Consumer verbatim comments:
  • Have bought a couple of wine house-san francisco bottles- am still looking for my favorite winery
  • I moved to Hawaii with a substantial number of wines and have not yet had to purchase any wine
  • I only buy Arizona wines from the winery. Total Wine & More sells many California wines below the prices listed on the winery website. Seghesio, Cline, Klinker Brick, etc.
  • I usually go there in person.
  • I'm buying mostly Champagne these days, so it's not an option.
  • Just a guess, probably more like 33%
  • Manage a wine shop,so don't need to
  • My answer skews high because I live in wine country. I actually visit the wineries to buy wine
  • Native Californian, don't like to buy a wine if I haven't tried it or at least a previous vintage of it.
  • shipping to massachusetts is not easy
  • That is changing now as I find alternative sources
  • the more accurate answer for me would be 98%
  • These purchases tend to be pricier than store bought or futures purchases, because the wineries jack up prices way beyond what they would charge a distirbutor, restaurant or retail store to sell the same amount. I purchase many wines, but a lower price point from retail establishments
  • This includes from my wife's employer (Diageo).
  • This is a figure based upon years of buying. If I was to select current year it would be less than 9% because I live in Colorado now.
  • this is something I think I may change. I am not purchasing from my local guys as much and they really do have great selections and prices. And some of the mailing list wines eventually end up on their shelves. and they have foreign wines.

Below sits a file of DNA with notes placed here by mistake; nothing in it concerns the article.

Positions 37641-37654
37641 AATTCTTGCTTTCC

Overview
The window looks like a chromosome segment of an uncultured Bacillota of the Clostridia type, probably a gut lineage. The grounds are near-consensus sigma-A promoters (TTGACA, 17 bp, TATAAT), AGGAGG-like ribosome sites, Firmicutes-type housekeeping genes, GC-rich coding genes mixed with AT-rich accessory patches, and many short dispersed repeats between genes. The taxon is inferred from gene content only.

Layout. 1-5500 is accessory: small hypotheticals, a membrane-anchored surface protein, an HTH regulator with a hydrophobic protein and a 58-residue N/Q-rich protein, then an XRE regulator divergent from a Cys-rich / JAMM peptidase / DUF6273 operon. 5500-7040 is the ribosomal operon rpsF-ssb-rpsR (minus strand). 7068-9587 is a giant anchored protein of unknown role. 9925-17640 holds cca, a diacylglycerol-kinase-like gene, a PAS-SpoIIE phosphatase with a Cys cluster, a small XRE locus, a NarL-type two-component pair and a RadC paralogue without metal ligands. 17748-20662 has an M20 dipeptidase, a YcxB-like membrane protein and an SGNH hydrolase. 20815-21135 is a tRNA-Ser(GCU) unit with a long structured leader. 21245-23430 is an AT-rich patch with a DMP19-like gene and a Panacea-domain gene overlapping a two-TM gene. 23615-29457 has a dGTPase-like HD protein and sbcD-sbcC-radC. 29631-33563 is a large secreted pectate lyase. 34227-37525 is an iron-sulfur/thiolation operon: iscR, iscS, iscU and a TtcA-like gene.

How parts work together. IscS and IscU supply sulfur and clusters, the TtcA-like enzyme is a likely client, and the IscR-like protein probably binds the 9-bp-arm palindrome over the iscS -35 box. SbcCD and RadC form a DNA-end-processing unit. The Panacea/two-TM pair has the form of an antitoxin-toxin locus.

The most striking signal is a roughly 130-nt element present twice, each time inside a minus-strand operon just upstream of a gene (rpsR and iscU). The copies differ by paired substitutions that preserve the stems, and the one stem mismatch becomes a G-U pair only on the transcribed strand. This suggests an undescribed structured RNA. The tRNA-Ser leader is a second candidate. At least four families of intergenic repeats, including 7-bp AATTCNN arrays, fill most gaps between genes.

• Very seldom get good deals directly from the winery. Seems like we are looked at as a dumping ground

Preferred method of correspondence.
WineRelease Comments - 76% prefer Email/Internet.

Aplogies as a "comments" box for "Preferred method of correspondence" was left out so the verbatims below are mixed with those comments and overall comments.

"Preferred method of correspondence" and Overall Survey comments:
  • Another big dislike - wineries that require you to pay 1-2 years in advance for wine with no futures discount.
  • Columbia Crest 'Summit Reserve Club' is best out there !!! Can purchase their quarterly selections at 30% discount for 90 days. Members get 20% discount on all other RESERVE wines while in stock at the winery. Cheers.